"The Moors" by Jen Silverman, presented by the Playwrights Realm at the Duke Theater in New York City through March 25. Pictured: Linda Powell and Chasten Harmon. (Photo by Joe Chea/Daniel J Vasquez Productions)

Letters to the Editor: Where’s the Diversity?

A retired professor voices concerns about the casting of Jen Silverman’s play ‘The Moors,’ which American Theatre printed in full in our July/August 2017 issue.

A friend of mine, an actor and professor of theatre at a prestigious arts school, lent me the most recent edition of your magazine and suggested I read The Moors (July/Aug. ’17). I read both the interview article and the play, but before I had finished with the playwright’s comments on scene and casting, I noticed that while playwright Jen Silverman says that the casting is “best when very diverse,” the photographs accompanying the script show an all-white cast.

That’s a very specific and clear note from the playwright. Searching your website I discovered that one photograph is the same one you used in a 2016 article about The Moors. My criticism is not about the laziness of grabbing a photo from the files without much analysis. I would have thought that in its premiere production, Yale Repertory Theatre, should have honored the playwright’s request for diversity; and if not Yale, then your magazine might have chosen a picture of a production that did.

Both Yale and American Theatre magazine missed a very important opportunity to honor a playwright’s sensitivity to casting actors of color. This is especially poignant in a time when actors of color have been very vocal about their roles in film and theatre.

Perhaps you might better attend to such details in the future.

Brad Stocker
Retired professor, Miami Dade College

 

Jen Silverman responds:
The Yale Rep production of The Moors was the play’s premiere, and as such was my first opportunity to develop it fully and see it on its feet. Working on this production, it became clear to me that The Moors is not really an adaptation of the Brontë canon nor tied in any literal way to that period—rather, it is a sharply contemporary play about isolation, desire, loneliness, and the attempts we make to be seen. As such, it cannot be universal if the cast is all white.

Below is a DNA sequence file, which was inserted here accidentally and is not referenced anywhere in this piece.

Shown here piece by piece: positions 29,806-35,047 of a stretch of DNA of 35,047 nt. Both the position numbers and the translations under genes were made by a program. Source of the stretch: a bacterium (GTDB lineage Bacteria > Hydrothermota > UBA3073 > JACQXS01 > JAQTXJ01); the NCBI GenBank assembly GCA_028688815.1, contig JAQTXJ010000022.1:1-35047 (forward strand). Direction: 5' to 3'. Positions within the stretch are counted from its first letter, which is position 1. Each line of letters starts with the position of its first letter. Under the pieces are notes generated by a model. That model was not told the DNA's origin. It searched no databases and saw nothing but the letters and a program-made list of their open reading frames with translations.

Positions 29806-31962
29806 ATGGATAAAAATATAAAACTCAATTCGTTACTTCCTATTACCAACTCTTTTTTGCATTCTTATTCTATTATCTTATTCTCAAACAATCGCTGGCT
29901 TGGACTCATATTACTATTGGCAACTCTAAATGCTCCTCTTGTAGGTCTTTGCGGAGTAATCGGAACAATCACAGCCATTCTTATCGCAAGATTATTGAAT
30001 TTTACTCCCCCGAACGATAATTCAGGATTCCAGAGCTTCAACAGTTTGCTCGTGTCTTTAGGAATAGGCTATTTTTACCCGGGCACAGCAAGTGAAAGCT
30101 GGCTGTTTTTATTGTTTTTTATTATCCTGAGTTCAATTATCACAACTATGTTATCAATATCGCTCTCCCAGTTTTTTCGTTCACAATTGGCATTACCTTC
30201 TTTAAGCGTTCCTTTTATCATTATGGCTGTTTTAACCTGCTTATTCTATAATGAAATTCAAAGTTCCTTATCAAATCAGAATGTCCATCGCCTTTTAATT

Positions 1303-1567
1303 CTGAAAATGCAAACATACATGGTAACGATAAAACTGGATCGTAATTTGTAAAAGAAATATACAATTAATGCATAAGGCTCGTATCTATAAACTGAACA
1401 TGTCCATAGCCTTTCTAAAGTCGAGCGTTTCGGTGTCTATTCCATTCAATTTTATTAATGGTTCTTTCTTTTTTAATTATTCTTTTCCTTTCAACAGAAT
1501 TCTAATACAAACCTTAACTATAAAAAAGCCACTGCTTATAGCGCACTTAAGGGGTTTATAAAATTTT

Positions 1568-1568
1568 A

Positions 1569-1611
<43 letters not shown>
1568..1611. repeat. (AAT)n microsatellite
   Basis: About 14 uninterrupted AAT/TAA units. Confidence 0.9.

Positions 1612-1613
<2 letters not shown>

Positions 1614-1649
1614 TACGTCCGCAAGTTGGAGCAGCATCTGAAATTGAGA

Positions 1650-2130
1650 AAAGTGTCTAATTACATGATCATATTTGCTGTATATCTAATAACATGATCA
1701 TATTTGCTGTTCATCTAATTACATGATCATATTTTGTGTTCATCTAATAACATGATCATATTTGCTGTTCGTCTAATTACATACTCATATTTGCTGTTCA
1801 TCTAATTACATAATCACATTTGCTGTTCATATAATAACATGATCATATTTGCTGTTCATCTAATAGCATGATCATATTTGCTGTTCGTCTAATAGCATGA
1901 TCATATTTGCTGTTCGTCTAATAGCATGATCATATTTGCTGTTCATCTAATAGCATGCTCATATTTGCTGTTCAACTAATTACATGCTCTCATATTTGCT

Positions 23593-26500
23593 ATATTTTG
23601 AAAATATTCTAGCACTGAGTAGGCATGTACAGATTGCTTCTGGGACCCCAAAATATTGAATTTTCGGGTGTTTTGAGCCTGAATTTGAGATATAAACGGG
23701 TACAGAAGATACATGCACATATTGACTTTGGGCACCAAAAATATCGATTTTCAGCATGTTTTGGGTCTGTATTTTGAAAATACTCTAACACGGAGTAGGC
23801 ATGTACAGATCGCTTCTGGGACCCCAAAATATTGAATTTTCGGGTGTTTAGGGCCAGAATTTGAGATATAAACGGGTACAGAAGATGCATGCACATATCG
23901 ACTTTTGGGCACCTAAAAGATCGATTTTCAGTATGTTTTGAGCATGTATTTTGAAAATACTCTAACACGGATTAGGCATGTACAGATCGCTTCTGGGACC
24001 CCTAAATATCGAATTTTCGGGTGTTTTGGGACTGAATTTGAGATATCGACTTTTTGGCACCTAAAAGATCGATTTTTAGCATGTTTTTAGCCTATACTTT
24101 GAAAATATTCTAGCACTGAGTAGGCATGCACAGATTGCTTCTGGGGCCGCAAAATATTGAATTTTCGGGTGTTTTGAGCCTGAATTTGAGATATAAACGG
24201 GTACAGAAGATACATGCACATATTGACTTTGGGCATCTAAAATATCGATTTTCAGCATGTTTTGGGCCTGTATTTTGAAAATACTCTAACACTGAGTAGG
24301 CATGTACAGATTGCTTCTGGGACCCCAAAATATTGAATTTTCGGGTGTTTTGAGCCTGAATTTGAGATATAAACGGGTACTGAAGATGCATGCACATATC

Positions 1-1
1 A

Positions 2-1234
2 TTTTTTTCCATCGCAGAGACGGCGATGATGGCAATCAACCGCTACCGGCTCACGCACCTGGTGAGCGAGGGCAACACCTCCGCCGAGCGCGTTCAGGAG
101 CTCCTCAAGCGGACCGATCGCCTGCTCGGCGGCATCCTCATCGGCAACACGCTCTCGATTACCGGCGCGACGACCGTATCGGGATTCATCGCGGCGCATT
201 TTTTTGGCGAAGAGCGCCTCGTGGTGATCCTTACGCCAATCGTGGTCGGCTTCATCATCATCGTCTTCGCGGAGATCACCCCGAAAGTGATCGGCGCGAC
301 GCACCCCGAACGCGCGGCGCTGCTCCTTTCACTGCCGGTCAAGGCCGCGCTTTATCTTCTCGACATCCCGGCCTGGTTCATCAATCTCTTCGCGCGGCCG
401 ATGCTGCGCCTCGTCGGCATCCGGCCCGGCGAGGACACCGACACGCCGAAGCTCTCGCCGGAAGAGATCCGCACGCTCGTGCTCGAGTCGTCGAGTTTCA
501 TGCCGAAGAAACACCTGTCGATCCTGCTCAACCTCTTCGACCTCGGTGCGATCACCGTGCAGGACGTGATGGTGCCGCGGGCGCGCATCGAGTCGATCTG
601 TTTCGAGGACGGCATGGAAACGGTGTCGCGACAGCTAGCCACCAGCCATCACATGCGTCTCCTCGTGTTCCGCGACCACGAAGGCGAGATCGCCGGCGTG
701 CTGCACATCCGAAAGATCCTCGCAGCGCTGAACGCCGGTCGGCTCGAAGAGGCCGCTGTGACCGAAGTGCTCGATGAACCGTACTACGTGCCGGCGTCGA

But this is the importance of first productions that (with luck) become second and third productions—a first production is a chance to learn, not to get everything right the first time. I love the actors we cast, and it is unrelated to their immense talent and ability when I say that part of what I learned was that I, personally, had not put color-conscious casting at the forefront of this process—and that the play itself takes on more layers, speaks to contemporary society more clearly, and is more relevant when you do so. After having this realization, I added the casting note to the front of the script.

Yale Rep did everything they could to support the draft I came in with. They didn’t at any point ignore or disrespect my wishes. When I asked for certain actors with whom I had long and ongoing collaborations, they honored those requests. I was so focused on assembling individual collaborators that I lost sight of a larger picture. The second production at the Playwrights Realm [photos of which appear with the script in the magazine, along with the Yale Rep shots] put these realizations to good use, and I’m grateful to both institutions and to both casts for helping me learn, in numerous and different ways, what this play requires, and how important color-conscious casting is for my work as a whole.

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